© 2006 William Ahearn

There is one good thing about this movie:
Angelina Jolie in her first starring role. She may be a total babe (and a good actress) but at least she’s not a victim. It also has a multiracial cast since it concerns students at a specialized New York City High School. The rest of this mess is utterly baffling if you don’t know anything about computers and completely incomprehensible if you do.

What is really annoying is how the script
touches on important events in the development of the internet and then jumbles them up into a story that doesn’t even make sense.
The story opens in a courtroom in 1988 when Dade Murphy, also known as Zero Cool and then Crash Overdrive, is being sentenced for writing a virus that crashed some 1500 computers. Since “Hackers” is targeted to young computer users, Dade has to be a high school student in 1995. So, the scriptwriters did some simple math and when they were done they came up with the idea that Dade Murphy had to have written the virus when he was 11 years old.

No kidding: an 11-year-old with access to the internet writing a computer virus in 1988 and then being charged as an adult for a computer prank?

What the episode plays on actually happened
in 1988 but it wasn’t a virus, it was a worm and it wasn’t just any worm, it was the Morris Worm. Robert Tappan Morris was a graduate student at Cornell when he created the worm to find out how many computers were connected to the internet. His intention – far from the malware cranked out by script kiddies – was a cyber census. His program had a flaw that ended up clogging transmissions and bringing the network down. Conspiracy theorists loved the fact that Morris’ father was the Chief Scientist for the National Security Agency and that Robert grew up with computers, including – so the story goes – an original World War II German Enigma machine. Morris was arrested and was the first person charged under the Computer Fraud and Abuse Act and was fined and sentenced to probation and community service. Far from growing up into a sinister outlaw, Morris has had a successful computing career working for the likes of Yahoo.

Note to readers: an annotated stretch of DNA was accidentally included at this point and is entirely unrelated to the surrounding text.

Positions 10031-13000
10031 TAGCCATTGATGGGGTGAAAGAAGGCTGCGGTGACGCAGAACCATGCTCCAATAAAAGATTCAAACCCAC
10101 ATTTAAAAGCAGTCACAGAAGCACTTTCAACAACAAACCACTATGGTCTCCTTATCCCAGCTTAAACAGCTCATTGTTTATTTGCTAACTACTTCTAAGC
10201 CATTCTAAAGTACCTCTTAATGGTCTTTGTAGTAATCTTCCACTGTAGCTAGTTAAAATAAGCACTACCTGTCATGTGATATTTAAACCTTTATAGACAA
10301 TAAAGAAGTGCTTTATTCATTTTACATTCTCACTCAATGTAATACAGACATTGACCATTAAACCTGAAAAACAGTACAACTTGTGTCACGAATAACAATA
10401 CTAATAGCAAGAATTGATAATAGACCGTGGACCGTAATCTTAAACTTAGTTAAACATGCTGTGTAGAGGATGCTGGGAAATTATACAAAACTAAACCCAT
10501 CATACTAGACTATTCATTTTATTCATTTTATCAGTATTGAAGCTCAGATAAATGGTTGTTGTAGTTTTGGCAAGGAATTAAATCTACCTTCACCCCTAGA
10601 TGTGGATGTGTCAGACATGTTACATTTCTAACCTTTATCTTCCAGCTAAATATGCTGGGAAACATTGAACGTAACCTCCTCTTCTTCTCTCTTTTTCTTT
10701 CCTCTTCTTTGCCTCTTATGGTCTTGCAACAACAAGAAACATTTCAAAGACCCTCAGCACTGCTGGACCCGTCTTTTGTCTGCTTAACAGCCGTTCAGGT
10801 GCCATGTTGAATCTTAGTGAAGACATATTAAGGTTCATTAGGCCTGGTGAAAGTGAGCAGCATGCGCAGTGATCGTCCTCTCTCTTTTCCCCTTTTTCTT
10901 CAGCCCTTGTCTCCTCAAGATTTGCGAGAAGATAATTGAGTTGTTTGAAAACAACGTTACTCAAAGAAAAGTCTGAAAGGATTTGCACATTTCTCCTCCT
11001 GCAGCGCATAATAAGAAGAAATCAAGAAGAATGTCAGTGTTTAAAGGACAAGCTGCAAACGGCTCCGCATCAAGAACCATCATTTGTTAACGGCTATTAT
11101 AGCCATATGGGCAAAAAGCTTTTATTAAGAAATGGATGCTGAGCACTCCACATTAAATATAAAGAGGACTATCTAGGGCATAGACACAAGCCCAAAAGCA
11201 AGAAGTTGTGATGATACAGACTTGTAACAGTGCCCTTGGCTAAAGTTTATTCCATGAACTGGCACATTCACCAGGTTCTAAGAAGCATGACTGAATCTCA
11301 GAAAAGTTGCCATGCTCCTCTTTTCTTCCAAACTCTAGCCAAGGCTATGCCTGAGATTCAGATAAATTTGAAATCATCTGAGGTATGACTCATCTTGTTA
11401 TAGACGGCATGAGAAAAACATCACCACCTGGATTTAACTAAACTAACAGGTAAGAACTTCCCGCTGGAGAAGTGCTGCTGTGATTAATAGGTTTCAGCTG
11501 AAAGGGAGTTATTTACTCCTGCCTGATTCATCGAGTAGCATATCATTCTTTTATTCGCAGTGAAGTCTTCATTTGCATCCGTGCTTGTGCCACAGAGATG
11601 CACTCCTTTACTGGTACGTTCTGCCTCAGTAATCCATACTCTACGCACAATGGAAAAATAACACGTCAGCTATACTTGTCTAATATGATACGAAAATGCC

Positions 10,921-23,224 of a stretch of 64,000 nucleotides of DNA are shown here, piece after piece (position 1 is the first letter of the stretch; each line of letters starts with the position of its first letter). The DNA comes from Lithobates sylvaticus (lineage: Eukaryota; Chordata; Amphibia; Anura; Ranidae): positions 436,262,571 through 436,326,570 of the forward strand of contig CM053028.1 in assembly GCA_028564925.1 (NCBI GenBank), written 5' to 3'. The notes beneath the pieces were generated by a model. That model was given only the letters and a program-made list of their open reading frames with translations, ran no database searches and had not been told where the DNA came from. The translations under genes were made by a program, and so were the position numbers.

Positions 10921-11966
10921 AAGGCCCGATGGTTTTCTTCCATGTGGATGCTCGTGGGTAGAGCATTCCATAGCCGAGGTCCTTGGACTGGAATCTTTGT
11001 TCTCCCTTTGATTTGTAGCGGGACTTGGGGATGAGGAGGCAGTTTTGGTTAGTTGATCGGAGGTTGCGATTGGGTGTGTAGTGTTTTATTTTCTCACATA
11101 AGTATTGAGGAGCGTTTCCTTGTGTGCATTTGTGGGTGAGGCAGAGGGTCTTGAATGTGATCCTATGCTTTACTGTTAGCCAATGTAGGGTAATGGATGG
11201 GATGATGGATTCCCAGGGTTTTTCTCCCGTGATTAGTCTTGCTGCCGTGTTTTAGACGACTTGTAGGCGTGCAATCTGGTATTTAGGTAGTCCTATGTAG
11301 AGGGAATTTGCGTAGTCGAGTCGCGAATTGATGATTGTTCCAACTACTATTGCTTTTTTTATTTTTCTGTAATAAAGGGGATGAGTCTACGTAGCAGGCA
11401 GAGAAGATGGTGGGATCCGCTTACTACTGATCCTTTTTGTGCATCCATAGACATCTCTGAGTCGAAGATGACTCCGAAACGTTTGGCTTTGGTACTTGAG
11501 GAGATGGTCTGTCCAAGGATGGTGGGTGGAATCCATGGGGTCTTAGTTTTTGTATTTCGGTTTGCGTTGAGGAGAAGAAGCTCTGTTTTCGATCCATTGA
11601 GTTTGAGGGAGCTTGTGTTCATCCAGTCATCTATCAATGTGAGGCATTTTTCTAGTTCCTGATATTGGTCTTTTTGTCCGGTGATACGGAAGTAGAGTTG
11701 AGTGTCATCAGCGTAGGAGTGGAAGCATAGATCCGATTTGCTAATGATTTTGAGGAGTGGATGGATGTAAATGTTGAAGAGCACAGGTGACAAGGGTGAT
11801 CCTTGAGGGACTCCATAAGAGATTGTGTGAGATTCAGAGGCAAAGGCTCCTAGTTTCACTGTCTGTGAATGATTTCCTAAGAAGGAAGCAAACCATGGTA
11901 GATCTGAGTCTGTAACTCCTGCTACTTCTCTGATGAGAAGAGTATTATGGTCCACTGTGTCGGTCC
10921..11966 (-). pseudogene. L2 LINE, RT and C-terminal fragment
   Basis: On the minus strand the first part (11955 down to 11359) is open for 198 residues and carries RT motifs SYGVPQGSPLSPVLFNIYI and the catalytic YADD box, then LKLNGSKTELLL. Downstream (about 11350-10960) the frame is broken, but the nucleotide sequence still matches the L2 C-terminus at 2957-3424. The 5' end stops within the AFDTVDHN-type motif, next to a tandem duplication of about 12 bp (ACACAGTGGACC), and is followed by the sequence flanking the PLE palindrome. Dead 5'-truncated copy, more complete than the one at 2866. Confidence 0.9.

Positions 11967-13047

One of the other allusions used in the film is Emmanuel Goldstein
, a name used by one of the teen hackers. Emmanuel Goldstein is also the pseudonym of the editor of 2600 magazine, the “hacker’s quarterly” and a consultant to the film. But the real (or more specifically, unreal) Emmanuel Goldstein is the opposition leader to Big Brother in George Orwell’s 1984. These annoying kids aren’t a resistance to anything specific, they’re just vandals. Old school geeks know that the concept of hacking is a layered one and not easily understood by people who don’t know and love computers and networks. The concept of “White Hat” and “Black Hat” hackers is defined more by whom it is done for than by what is done. Internet stalking is a crime unless of course the work is done for the FBI and the target is a pedophile or a terrorist.

Instead of exploring that, “Hackers” sinks into a teens-with-a-mission techno exploitation flick.

The plot seems to involve a female executive
and a male IT geek at an oil company who are going to steal $25 million dollars and create the world’s worst oil spill to cover it up. Or something like that. The relationship between these two is as unbelievable as anything else in this flick. As in “The Net,” almost all of the uses of computers are inaccurate and inane. There’s some nice now vintage computer gear such as the Plexiglas Macintosh Duo laptop but that’s about it.

And who can stop the evil conspiracy?
Why the l33t HaX0rs at the high school, that’s who. This film could have been called “Gidget Goes Gadget” and shot as the first cyber comedy but it probably wouldn’t have ended up as unintentionally funny as this mess. The only hack here is the script.

Many thanks to Michael Day for the film.